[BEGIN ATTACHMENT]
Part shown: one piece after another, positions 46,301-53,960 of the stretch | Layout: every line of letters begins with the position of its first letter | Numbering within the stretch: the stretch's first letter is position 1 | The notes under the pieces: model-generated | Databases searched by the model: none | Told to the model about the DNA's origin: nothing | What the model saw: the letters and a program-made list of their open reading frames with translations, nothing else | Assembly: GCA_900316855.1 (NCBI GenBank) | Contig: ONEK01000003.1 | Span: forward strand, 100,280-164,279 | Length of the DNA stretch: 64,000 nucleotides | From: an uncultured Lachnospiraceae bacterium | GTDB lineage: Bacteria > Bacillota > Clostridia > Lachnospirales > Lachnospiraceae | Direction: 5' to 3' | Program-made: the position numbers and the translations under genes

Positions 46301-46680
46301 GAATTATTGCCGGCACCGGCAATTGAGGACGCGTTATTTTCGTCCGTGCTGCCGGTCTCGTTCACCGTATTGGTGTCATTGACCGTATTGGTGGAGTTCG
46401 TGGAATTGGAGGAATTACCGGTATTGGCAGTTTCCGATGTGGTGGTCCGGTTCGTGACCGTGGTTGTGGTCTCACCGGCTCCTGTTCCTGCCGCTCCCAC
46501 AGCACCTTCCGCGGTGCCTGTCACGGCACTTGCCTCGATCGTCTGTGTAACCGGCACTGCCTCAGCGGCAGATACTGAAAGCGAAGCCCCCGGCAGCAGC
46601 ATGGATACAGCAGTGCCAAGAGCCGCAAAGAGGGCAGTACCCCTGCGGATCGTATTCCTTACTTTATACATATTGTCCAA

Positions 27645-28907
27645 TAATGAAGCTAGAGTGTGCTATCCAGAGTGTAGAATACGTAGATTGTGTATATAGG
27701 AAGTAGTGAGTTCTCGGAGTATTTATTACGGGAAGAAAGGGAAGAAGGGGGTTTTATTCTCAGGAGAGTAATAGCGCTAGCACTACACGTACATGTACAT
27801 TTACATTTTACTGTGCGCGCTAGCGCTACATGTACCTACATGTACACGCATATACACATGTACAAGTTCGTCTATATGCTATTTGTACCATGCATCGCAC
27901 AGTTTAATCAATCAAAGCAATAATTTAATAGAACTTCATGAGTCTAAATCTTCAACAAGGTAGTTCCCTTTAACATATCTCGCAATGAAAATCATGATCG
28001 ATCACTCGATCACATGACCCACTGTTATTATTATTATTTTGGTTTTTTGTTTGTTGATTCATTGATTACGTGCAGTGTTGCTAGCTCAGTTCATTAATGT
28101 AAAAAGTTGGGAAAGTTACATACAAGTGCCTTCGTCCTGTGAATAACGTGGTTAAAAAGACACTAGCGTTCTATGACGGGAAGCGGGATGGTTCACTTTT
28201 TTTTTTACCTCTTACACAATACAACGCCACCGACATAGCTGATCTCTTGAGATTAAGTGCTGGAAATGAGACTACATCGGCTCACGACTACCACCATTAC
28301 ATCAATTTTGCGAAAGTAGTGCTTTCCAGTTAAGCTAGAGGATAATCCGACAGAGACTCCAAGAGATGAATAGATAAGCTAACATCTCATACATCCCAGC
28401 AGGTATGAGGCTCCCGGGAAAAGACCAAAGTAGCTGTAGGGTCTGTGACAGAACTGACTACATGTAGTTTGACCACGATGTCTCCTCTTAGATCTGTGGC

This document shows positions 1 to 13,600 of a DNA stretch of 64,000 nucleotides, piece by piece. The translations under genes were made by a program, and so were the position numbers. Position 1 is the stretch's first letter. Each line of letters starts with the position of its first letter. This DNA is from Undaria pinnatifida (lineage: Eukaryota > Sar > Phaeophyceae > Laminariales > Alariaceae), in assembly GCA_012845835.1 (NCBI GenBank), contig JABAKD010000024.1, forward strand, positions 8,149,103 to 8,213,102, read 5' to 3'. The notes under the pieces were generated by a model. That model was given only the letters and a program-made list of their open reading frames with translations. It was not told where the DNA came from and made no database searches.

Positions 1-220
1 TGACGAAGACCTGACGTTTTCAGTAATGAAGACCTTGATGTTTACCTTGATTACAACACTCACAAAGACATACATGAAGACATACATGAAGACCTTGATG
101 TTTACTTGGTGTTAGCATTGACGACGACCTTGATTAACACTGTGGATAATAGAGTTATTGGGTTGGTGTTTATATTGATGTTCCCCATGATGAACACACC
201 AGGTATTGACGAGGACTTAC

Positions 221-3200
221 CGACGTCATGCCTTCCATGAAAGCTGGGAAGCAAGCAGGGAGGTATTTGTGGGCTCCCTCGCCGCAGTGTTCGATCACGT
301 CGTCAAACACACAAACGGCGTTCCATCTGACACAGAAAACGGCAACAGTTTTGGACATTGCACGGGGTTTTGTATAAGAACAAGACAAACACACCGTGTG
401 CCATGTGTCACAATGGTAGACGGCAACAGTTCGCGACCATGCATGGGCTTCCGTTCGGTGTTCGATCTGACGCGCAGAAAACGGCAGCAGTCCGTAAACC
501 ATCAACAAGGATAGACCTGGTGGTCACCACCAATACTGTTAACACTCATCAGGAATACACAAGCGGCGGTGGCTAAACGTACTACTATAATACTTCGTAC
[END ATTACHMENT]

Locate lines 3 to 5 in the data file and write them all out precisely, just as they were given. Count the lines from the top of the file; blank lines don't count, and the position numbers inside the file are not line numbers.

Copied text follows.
46301 GAATTATTGCCGGCACCGGCAATTGAGGACGCGTTATTTTCGTCCGTGCTGCCGGTCTCGTTCACCGTATTGGTGTCATTGACCGTATTGGTGGAGTTCG
46401 TGGAATTGGAGGAATTACCGGTATTGGCAGTTTCCGATGTGGTGGTCCGGTTCGTGACCGTGGTTGTGGTCTCACCGGCTCCTGTTCCTGCCGCTCCCAC
46501 AGCACCTTCCGCGGTGCCTGTCACGGCACTTGCCTCGATCGTCTGTGTAACCGGCACTGCCTCAGCGGCAGATACTGAAAGCGAAGCCCCCGGCAGCAGC